Higher education is expensive in United States. Student loans are rising and so are the defaults. It is certainly an unfortunate scenario for students, but also for the lenders as they are taking a big financial hit and in some cases, are forced to write-off these loans. Private student loans are primarily issued by the Banks and Credit Unions. After 2008 recession many lenders have cut back on their student loan programs.
Unlike other loans, student loan obligations do not go away even if the borrower files for bankruptcy. A private student loan is considered to be in default after three months of non-payment. After reaching the default, this debt is usually forwarded to a professional Debt Collection Agency.
A Collection Agency will seek repayment from the borrower and even from the cosigner (or the guarantor). This results in frequent collection letters and collection calls from the agency to the borrower and the cosigner. A collection agency has to follow many debt collection laws like the ones specified in the “Fair Debt Collection Practices Act (FDCPA)”. Upon lender’s request a collection agency may report this debt to the Credit Bureaus, damaging the borrower’s ability to take further loans like mortgage, credit card etc.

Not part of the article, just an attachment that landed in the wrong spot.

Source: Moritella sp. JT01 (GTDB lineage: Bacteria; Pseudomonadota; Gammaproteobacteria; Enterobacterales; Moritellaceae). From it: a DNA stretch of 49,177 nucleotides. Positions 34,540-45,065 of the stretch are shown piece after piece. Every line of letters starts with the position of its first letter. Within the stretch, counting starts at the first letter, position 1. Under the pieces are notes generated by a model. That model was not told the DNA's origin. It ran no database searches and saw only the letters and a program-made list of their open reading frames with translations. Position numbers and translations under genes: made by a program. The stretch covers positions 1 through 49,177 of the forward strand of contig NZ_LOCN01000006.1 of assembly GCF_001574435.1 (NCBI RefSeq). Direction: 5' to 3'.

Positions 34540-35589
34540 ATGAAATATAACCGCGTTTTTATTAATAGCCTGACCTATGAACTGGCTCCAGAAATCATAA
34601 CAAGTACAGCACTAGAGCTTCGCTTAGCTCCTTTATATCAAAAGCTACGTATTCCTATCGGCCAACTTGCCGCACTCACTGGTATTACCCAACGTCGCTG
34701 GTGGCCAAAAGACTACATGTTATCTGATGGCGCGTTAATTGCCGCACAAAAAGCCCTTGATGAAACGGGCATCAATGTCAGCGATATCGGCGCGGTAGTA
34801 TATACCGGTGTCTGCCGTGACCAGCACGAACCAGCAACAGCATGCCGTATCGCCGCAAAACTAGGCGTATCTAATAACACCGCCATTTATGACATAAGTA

Check this: Cost of hiring a debt collection agency
The amount of collection fees can be added to the borrower’s private student loans is set by the promissory note which is signed during the initial processing of the student loan. Sometimes the state law sets a lower limit. The borrower is still responsible for any unpaid interest, late fees and principal, which keeps getting bigger as the time passes by.
It is extremely important to involve a Collection Agency ASAP because as the interest adds up, the amount becomes too big to repay. In such a scenario, the borrower often gives up completely on repaying the loan, ready to face whatever consequences that may follow.
Even if the lender/collection agency gets a court judgment against the borrower or cosigner for wage garnishment, for the private student loans can be only up to 25% of disposable pay in most states. With the court order, a lender/collection agency is sometimes able seize assets, bank accounts and place liens against property owned by the borrower or cosigner. Laws vary a lot from state to state and of course getting a “highly favorable” judgment is understandably hard because the lender, the big guy, is often seen as the bad guy and borrower is sometimes seen as the victim of circumstances.
Collection agencies are experts in collecting debt including the private student loan. They do a far superior job provided the account is transferred early. Another huge disadvantage of waiting in the case of private student loans is that the “Statute of limitations” applies here, and could shield the borrower eventually. Statute of limitations does not apply to Federal loans.
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